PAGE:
Deere DE +2.42% & Co. said its fiscal fourth-quarter earnings rose 17%, but the company forecast lower sales in 2014 as demand for farm machinery shrinks throughout the world.
The world's sales leader in tractors and harvesting combines topped fourth-quarter expectations. The company's sales and profit outlooks for 2014 also were better than anticipated, providing a measure of relief for investors bracing for sharp decline in farm equipment demand.
Deere's results provided further evidence that the prolonged run of elevated demand for farm machinery is ending as prices for corn, soybeans and other farm commodities retreat, providing farmers with less money to spend on equipment.
The Moline, Ill., company expects industrywide sales of farm machinery in the U.S. and Canada in 2014 to be down 5% to 10% from 2013. In South America, a particularly strong market in 2013, Deere expects sales to slip by 5% to 10% next year. Meanwhile, in western Europe, the company anticipates a 5% decrease in industrywide farm equipment sales.

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Deere expects its own sales performance to be better than the industry, predicting a 6% decline in agricultural equipment sales with most of that drop coming from the sale of the company's landscaping distribution business.
For the fiscal year starting Nov. 1, Deere forecast earnings of $3.3 billion, or roughly $8.55 per share. Analysts had been expecting profit of $3.04 billion, or about $8 per share. Some analysts said they're skeptical of Deere's more optimistic forecast.
"We believe Deere's outlook sets up for disappointment as the year progresses," said Lawrence De Maria, an analyst for William Blair & Co. "We believe the overall fundamental outlook for agriculture is especially vulnerable over the next few years."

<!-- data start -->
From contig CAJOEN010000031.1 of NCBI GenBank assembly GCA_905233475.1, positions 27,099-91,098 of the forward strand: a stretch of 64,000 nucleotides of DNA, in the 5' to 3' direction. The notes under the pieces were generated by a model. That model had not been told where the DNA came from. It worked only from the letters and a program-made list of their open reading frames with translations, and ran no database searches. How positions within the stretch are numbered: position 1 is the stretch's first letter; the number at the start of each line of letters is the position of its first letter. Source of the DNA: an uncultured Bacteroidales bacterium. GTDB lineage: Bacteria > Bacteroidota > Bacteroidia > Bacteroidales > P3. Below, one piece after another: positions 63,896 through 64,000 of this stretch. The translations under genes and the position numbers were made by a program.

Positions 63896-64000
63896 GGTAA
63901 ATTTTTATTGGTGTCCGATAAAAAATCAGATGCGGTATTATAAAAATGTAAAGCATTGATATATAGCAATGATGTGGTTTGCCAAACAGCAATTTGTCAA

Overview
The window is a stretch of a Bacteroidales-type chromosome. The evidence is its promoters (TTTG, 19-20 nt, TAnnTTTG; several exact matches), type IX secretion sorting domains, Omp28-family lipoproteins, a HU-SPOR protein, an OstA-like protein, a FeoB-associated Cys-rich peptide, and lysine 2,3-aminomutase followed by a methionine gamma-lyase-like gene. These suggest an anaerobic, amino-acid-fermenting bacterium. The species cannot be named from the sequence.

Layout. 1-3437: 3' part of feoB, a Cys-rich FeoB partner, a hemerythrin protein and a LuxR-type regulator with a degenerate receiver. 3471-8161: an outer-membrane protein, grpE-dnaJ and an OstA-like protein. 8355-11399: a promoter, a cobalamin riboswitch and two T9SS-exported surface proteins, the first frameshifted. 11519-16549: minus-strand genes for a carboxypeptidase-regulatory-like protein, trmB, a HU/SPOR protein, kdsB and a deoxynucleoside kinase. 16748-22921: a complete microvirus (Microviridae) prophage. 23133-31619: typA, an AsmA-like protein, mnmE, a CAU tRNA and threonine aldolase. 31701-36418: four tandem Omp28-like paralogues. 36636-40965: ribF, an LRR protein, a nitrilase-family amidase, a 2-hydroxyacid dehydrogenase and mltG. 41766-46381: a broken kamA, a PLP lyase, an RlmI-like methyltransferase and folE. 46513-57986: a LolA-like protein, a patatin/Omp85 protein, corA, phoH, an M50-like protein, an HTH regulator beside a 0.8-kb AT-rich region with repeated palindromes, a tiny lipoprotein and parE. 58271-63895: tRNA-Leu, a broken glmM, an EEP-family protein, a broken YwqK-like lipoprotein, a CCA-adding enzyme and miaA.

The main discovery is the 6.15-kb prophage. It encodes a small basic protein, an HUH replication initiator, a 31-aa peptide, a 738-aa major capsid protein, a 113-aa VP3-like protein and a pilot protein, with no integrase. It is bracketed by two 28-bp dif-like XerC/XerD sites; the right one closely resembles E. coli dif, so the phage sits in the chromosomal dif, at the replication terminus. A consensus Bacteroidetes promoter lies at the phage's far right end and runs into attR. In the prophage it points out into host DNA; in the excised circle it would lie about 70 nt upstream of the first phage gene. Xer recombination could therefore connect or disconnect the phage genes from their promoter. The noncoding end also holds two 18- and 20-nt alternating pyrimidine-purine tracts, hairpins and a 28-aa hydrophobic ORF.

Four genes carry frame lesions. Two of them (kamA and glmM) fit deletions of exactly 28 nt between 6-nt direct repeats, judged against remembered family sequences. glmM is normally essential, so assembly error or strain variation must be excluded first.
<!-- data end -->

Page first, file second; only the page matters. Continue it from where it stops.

The company expects improvement in its construction equipment business in 2014 after disappointing results in 2013. Deere forecast a 10% increase in construction and forestry equipment from 2013, as an improving home construction market in the U.S. drives higher sales.
For the fourth quarter, construction equipment sales slipped 8% to $1.52 billion, while profit decreased 2% to $118 million.
Fourth-quarter sales of farm machinery dropped 4% to $7.1 billion, but profit rose 7% to $996 million, as higher prices for equipment helped to offset lower production volumes.
For the quarter ended Oct. 31, Deere reported a profit of $806.8 million, or $2.11 a share, up from $687.6 million, or $1.75 a share, a year earlier. Revenue, which also includes the company's financing unit, decreased 3.4% to $9.45 billion, with unfavorable currency-translation impacts of 2%.
Analysts polled by Thomson Reuters expected per-share earnings of $1.89 and revenue of $8.68 billion.
—Tess Stynes contributed to this article.
Write to Bob Tita at